* Privacy indicator for public
* Watching indicator
* Being observed indicator
* Ambient Interference
* Visual
* Audio
* Tactile
* Location.
* Place_name
* Latitude
* Longitude
* Altitude
* Room
* Floor
* Building
* Address
* Street
* City
* County
* State
* Country
* Postal_Code
* Physiology.
* Pulse
* Body_temperature
* Blood_pressure
* Respiration
* Activity
* Driving
* Eating
* Running
* Sleeping
* Talking
* Typing
* Walking
*Cognitive state
* Meaning
* Cognition
* Divided User Attention
* Task Switching
* Background Awareness
* Solitude
* Privacy
* Desired Privacy
* Perceived Privacy
* Social Context
* Affect
* Social state
* Whether the user is alone or if others are present
* Whether the user is being observed (e.g., by a camera)
* The user's perceptions of the people around them and the user's
perceptions of the intentions of the people that surround them.
* The user's social role (e.g. they are a prisoner, they are a guard, they are
a nurse, they are a teacher, they are a student, etc.)

[0132] Cognitive Availability

[0133] There are three kinds of user tasks: focus, routine, and awareness and three main categories of user attention: background awareness, task switched attention, and parallel. Each type of task is associated with a different category of attention. Focus tasks require the highest amount of user attention and are typically associated with task-switched attention. Routine tasks require a minimal amount of user attention or a user's divided attention and are typically associated with parallel attention. Awareness tasks appeals to a user's precognitive state or attention and are typically associated with background awareness. When there is an abrupt change in the sound, such as changing from a trickle to a waterfall, the user is notified of the change in activity.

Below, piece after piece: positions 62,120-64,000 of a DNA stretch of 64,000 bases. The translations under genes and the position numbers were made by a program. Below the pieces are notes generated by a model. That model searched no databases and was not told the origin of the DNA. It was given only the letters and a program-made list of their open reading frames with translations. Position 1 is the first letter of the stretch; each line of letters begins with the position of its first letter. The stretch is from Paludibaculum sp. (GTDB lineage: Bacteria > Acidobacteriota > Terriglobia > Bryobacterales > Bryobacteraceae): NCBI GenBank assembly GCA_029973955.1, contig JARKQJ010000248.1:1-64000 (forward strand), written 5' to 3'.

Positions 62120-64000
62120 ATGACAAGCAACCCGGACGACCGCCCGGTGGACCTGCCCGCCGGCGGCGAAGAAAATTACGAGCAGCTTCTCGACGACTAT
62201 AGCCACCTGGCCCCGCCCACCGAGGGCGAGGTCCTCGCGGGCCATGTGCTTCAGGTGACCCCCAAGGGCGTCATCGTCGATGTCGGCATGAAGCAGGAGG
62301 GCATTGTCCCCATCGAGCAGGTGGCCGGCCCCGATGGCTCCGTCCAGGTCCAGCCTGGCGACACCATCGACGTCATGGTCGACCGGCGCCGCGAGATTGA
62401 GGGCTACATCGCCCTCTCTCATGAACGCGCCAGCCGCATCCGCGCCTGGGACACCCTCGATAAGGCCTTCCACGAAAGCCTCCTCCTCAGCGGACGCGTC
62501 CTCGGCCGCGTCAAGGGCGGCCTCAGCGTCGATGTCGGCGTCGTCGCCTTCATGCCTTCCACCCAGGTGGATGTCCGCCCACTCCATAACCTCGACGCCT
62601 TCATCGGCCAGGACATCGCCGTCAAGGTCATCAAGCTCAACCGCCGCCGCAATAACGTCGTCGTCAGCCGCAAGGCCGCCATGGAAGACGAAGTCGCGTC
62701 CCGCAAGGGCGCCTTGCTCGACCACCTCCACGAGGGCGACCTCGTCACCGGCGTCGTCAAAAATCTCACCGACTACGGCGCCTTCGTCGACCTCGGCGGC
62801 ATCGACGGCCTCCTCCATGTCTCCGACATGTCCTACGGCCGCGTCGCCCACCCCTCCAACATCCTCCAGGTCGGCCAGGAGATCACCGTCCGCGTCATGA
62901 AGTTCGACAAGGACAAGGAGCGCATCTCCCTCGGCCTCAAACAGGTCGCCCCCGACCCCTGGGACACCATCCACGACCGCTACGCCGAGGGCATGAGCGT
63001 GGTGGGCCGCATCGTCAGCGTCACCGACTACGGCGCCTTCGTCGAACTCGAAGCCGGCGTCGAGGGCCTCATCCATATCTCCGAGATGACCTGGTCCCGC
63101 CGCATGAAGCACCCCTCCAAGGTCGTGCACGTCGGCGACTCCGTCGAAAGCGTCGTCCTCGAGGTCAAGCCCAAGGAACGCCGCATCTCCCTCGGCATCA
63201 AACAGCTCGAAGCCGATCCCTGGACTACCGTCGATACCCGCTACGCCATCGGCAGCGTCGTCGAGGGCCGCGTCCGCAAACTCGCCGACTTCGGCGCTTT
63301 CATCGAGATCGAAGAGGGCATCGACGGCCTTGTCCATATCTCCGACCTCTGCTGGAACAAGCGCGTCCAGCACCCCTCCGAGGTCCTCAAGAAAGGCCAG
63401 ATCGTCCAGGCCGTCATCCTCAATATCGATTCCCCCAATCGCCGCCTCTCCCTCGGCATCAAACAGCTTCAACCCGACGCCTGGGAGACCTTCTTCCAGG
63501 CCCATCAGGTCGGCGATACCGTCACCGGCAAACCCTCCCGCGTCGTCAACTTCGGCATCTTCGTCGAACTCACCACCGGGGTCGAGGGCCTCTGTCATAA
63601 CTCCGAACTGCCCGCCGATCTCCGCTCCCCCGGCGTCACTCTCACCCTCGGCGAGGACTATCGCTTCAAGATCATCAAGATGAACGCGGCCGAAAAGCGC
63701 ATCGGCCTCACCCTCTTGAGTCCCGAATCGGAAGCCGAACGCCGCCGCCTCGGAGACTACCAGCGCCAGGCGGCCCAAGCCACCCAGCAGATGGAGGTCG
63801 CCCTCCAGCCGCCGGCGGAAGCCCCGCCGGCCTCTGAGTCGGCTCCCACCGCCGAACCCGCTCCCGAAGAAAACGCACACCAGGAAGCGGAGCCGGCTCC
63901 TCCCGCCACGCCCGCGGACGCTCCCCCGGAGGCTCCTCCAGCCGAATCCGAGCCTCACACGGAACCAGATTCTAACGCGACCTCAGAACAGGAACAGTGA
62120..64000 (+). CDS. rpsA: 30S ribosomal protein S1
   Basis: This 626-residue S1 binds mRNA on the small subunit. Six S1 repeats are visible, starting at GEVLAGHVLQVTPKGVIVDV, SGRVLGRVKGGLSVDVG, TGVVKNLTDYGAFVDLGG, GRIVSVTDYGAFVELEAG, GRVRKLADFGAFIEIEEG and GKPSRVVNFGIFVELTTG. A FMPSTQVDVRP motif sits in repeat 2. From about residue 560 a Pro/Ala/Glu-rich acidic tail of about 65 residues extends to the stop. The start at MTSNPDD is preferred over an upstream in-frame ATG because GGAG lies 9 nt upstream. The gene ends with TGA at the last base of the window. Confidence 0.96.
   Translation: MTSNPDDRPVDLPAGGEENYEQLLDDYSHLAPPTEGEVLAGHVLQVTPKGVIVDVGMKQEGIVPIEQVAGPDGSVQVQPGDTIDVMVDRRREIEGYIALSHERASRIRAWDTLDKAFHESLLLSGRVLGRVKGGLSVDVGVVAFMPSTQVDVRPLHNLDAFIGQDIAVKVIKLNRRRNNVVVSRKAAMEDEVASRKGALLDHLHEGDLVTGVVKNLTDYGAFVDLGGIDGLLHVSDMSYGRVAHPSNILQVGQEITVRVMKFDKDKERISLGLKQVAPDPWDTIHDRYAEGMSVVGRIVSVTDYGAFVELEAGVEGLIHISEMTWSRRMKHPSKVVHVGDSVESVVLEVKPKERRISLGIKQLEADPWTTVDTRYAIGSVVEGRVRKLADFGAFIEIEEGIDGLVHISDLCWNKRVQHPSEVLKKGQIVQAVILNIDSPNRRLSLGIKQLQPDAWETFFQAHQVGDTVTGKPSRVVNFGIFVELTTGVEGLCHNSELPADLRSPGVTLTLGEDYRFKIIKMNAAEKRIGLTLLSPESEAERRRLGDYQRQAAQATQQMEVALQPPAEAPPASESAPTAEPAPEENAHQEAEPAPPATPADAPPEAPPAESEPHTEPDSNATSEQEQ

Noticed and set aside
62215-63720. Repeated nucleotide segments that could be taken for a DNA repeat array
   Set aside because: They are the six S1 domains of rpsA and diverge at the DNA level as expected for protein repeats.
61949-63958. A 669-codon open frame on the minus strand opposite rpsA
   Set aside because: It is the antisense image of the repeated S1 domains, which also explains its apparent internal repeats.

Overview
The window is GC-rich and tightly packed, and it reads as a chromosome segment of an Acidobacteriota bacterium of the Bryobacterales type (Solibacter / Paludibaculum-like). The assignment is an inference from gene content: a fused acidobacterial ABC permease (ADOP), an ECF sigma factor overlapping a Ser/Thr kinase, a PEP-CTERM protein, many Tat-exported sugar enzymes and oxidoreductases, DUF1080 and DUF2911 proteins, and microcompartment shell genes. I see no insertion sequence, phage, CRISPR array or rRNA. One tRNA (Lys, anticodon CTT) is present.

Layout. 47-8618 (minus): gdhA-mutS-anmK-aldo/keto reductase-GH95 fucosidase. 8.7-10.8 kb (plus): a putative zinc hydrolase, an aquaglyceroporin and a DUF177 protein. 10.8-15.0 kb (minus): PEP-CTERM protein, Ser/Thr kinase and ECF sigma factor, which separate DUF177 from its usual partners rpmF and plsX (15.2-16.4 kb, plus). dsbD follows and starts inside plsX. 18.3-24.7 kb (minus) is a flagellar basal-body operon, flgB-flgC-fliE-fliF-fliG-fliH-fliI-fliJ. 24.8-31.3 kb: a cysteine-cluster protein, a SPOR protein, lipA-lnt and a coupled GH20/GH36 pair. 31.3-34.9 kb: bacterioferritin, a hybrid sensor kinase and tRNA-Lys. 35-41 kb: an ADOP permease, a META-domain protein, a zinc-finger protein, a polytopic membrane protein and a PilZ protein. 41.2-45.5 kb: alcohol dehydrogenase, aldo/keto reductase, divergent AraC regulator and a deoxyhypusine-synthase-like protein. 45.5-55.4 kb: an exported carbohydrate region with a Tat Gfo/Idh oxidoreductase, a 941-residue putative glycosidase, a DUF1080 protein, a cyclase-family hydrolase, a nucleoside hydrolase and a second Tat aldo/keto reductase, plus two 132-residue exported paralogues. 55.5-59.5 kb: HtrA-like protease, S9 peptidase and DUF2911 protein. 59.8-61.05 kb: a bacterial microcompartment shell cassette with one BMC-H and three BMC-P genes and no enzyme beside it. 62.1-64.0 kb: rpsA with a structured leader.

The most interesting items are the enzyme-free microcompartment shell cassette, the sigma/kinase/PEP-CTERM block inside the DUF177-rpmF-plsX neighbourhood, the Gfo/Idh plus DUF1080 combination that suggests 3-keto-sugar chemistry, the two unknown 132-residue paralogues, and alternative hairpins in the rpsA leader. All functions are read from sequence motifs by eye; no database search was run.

[0134] Background Awareness

[0135] Background awareness is a non-focus output stimulus that allows the user to monitor information without devoting significant attention or cognition.

[0136] Example Background Awareness Characterization Values

[0137] This characterization is scalar, with the minimum range being binary. Example binary values or scale endpoints are: the user has no awareness of the computing system/the user has background awareness of the computing system.

[0138] Using these values as scale endpoints, the following list is an example background awareness scale.

[0139] No background awareness is available. A user's pre-cognitive state is unavailable.

[0140] A user has enough background awareness available to the computing system to receive one type of feedback or status.

[0141] A user has enough background awareness available to the computing system to receive more than one type of feedback, status and so on.